January’s copper price rally came to a screeching halt on Friday after a key gauge showed Chinese factory output shrinking at the fastest pace in almost three years.
Copper for delivery in March slumped 3% compared to Thursday's close to a low of $2.7535 per pound ($6,070 a tonne) on the Comex market in New York.
A January survey of Chinese private sector factory purchasing managers fell to 48.3 from 49.7 in December, the lowest reading since February 2016 and well below forecasts. A reading below 50 signals contractionary conditions.
The subindex for new orders was the weakest since September 2015, but the outlook for the rest of the year improved slightly, with factory bosses most optimistic since May last year.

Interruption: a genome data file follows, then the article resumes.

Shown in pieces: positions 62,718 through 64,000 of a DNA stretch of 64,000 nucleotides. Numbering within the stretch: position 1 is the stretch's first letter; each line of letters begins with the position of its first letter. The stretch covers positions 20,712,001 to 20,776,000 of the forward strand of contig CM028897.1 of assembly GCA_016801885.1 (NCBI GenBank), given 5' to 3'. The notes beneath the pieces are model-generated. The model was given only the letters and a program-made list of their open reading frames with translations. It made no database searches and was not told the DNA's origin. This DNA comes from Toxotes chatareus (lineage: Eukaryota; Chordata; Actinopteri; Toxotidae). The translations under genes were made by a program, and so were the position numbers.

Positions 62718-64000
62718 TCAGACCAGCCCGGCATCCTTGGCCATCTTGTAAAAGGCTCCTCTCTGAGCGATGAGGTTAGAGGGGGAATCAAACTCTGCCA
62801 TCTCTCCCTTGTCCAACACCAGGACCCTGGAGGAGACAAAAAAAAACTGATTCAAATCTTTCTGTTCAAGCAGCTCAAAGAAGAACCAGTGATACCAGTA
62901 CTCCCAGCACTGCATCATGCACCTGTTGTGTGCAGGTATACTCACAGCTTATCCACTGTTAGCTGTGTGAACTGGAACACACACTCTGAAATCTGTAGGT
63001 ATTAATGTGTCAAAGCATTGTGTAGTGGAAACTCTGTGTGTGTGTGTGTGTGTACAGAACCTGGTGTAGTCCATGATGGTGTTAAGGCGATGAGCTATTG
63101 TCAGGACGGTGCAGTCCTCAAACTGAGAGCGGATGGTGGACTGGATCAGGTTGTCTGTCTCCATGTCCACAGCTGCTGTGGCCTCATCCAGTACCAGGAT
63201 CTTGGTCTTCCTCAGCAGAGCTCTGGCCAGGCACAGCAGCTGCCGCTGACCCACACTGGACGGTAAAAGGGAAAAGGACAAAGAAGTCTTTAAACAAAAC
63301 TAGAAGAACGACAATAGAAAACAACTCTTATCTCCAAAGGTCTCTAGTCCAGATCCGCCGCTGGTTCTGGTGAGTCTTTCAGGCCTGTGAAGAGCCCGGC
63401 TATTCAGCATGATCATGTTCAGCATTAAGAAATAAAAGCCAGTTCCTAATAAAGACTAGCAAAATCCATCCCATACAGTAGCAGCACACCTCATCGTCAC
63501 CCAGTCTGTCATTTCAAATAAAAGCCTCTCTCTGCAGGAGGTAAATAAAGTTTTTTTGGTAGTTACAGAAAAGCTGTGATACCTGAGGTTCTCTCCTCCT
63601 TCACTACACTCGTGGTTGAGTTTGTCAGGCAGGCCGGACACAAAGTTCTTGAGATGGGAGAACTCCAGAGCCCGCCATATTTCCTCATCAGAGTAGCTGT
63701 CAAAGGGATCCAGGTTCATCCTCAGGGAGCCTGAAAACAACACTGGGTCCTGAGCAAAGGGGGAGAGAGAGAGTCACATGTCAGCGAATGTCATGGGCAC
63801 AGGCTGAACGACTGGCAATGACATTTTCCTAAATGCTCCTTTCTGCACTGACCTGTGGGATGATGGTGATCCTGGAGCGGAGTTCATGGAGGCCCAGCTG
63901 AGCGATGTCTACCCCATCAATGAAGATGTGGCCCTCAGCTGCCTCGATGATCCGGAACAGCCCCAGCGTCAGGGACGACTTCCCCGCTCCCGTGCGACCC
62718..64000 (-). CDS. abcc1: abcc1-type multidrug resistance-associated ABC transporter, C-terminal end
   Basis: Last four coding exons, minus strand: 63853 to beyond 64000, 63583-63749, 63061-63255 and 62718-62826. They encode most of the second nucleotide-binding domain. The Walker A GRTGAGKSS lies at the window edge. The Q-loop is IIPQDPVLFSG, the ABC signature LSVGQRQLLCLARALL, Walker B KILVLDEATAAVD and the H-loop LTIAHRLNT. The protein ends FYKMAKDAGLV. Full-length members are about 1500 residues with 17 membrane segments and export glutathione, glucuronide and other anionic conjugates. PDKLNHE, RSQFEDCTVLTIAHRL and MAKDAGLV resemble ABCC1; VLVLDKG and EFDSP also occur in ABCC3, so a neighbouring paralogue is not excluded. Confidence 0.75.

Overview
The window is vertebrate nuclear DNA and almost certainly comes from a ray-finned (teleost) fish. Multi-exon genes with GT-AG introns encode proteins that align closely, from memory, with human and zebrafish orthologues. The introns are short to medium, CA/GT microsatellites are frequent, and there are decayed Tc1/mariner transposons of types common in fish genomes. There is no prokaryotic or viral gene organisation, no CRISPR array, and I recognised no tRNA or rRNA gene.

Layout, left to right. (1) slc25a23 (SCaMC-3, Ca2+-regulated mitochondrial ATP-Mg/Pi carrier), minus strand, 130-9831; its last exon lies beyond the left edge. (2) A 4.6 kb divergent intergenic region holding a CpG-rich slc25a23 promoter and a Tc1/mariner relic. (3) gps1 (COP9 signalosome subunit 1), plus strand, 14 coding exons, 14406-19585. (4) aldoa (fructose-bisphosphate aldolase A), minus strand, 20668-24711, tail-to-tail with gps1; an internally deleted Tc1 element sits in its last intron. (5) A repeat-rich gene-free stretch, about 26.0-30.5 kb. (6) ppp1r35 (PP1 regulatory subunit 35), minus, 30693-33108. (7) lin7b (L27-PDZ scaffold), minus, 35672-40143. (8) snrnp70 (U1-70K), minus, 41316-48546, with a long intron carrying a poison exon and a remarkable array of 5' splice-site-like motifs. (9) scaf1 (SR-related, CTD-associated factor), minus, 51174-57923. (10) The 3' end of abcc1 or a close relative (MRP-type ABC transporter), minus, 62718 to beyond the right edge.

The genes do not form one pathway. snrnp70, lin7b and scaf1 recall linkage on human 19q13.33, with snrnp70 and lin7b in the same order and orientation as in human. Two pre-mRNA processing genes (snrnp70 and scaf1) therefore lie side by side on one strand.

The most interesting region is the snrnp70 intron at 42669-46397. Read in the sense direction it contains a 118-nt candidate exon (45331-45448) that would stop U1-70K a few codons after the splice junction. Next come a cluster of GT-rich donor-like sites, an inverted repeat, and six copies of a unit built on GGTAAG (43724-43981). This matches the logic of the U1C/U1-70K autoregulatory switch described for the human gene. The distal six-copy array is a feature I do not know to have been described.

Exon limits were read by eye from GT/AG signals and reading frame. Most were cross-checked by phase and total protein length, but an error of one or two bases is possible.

The Caixin index focuses on small and medium-sized private sector companies while Beijing's official manufacturing PMI is skewed towards large state owned firms. That reading actually increased last month although it also remains stuck just below 50.
Given its widespread use in construction, transportation and power grid infrastructure, copper is considered a good barometer for economic activity and with China consuming nearly half the world's copper, the price of the red metal is closely correlated with domestic factory conditions.
At the start of 2019, copper fell to a near two-year low of $2.54 a pound over worries about slowing growth in China and fears of the impact of the trade dispute between China and the US.
Most analysts remain bullish on the longer term prospects for copper. Capital Economics, a London-based researcher, says that is partly due to slowing mine supply growth.
Capital Economics believes the metal will average $6,500 per tonne in the first quarter of 2020, after a gradual rise this year.